Questions and Topics for Discussion
Covering nearly four acres and soaring 425 feet at its highest point, St. Peter’s Basilica is both a monument to the glory of God and a testament to the genius, ambition, and will of men. R. A. Scotti’s Basilica chronicles the epic construction effort behind this architectural treasure. Propelled by artistic inspiration, social upheaval, and political intrigue, the story spans two centuries and includes larger-than-life characters.
Pope Julius II—who took both his name and his disposition from the Roman emperor—conceived St. Peter’s at the height of the Renaissance to replace Constantine’s fourth-century basilica. It was completed some 150 years later during the Baroque papacy of Alexander VII. Along the way, the printing press revolutionized mass communication, the Catholic Church was shaken by the twin earthquakes of the Reformation and the Counter-Reformation, and a vast New World was mapped across the Atlantic.
St. Peter’s is “catholic” in the truest sense of the word, encompassing aesthetic principles from classical Greece, ancient Rome, the Renaissance, and the Baroque. It brought together the greatest artistic and architectural minds of the time. Bramante, the basilica’s first architect, drew inspiration from the architecture of imperial Rome. His initial designs for the basilica—emphasizing proportional harmony and the aesthetics of space—were modified, embellished, and enhanced over the decades by a succession of legendary artists, including Raphael, Michelangelo, and Bernini.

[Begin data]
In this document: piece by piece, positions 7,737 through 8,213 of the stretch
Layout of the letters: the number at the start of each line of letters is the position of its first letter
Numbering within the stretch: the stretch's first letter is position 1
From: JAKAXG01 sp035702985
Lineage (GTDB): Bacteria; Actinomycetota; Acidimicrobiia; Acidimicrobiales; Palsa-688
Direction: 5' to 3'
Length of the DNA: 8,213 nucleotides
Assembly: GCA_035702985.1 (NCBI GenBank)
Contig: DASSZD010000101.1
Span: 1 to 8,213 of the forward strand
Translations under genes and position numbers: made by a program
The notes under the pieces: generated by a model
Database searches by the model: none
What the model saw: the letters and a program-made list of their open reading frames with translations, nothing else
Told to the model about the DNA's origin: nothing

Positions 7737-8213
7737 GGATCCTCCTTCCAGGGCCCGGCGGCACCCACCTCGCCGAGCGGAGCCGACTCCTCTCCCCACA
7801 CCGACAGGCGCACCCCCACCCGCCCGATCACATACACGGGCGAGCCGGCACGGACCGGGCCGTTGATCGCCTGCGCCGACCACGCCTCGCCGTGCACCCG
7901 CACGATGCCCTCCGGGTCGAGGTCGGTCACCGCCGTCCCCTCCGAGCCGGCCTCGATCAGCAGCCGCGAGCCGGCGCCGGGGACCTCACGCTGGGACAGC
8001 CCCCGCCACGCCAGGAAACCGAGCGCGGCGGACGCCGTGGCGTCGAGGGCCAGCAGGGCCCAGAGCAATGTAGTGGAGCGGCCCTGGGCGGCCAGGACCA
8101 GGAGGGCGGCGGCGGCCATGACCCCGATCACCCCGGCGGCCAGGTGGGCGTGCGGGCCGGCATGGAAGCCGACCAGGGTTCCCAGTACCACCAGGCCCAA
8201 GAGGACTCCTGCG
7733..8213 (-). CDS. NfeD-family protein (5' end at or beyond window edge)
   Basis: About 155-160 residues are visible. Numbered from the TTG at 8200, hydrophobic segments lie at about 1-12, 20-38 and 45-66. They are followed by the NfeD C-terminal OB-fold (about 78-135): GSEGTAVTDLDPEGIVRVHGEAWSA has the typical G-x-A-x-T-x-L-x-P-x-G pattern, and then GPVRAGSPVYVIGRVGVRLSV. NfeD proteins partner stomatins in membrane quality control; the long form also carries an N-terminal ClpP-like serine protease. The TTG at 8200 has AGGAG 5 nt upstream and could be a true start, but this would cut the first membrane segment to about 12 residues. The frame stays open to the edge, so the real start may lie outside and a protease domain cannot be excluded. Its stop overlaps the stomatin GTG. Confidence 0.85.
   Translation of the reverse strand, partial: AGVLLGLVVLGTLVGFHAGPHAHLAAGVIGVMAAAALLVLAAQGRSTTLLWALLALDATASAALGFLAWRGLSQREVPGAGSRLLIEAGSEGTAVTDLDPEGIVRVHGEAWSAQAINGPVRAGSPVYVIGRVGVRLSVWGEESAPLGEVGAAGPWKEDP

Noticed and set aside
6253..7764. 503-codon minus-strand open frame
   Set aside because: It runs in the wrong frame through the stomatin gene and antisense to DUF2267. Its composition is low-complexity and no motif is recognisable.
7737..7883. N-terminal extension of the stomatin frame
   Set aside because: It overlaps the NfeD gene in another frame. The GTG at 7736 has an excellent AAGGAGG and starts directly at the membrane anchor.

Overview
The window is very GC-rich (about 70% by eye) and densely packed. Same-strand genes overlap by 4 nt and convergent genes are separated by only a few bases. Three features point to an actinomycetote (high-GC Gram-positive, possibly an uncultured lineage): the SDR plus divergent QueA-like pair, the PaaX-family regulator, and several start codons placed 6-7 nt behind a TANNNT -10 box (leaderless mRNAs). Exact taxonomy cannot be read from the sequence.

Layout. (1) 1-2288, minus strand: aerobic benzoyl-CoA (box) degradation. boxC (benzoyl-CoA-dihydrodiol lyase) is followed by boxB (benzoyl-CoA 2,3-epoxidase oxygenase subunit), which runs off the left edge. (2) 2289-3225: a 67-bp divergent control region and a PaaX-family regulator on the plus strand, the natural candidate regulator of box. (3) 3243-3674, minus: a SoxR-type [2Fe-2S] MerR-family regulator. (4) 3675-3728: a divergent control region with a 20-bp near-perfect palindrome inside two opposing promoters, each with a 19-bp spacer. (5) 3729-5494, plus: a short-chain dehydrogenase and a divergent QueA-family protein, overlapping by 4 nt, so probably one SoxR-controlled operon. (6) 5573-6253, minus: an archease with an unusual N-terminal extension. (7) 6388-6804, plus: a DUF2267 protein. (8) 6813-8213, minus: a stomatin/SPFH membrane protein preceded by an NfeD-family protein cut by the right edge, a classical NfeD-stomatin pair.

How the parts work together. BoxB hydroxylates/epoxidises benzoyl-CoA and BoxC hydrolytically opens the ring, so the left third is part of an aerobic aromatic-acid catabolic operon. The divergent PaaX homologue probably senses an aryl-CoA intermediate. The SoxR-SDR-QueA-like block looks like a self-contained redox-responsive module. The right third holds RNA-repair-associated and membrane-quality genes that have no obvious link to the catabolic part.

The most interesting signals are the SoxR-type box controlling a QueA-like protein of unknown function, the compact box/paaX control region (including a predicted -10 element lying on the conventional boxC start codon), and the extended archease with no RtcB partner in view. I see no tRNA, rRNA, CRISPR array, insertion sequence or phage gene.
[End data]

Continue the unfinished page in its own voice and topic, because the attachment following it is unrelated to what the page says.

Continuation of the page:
St. Peter’s was not only an artistic triumph, but also a feat of engineering. Bramante envisioned “the dome of the Pantheon raised on the shoulders of the Basilica of Maxentius.” Yet the techniques used to create such masterworks of engineering had long since been lost to antiquity. Through scientific investigation, leaps of ingenuity, and luck, the builders recaptured this technology and accomplished such seemingly impossible tasks as raising the massive dome and repositioning Caligula’s 320-ton obelisk.
While work on St. Peter’s sputtered forward, the fortunes of the church it represented underwent dramatic reversals. Julius II’s triumphant war to reclaim the Papal States was followed by the excesses of his successor, Leo X, which spurred the rebellion of Martin Luther and sparked the Protestant Reformation. By the papacy of Clement VII, the Vatican’s extravagant expenditures on the basilica—both a symbol and a product of the Catholic Church’s fiscal and moral excesses—culminated with Charles V’s savage sack of Rome. Yet as the Reformation gave way to the Counter-Reformation, and both the city of Rome and the papacy struggled to rebuild; St. Peter’s was transformed into a symbol of healing and unity, its vast scale becoming a kind of atonement for the Church’s equally vast transgressions. With the 1667 erection of Bernini’s colonnade, construction came to an end, and the magnificent basilica stood at the center of a Catholic Church that Julius II could scarcely have imagined.
ABOUT R. A. SCOTTI
R. A. Scotti is the author of two previous works of nonfiction, including Sudden Sea: The Great Hurricane of 1938, and four novels.
A CONVERSATION WITH R. A. SCOTTI
What was your most surprising discovery in the course of researching the book?
This is more a conundrum than a discovery. Was the Basilica—the wonder of the High Renaissance and, ever since, the visible symbol of the Catholic Church, an architectural marvel recognized around the world—worth the spiritual, social, and political cost? Namely, the splintering of the Christian world.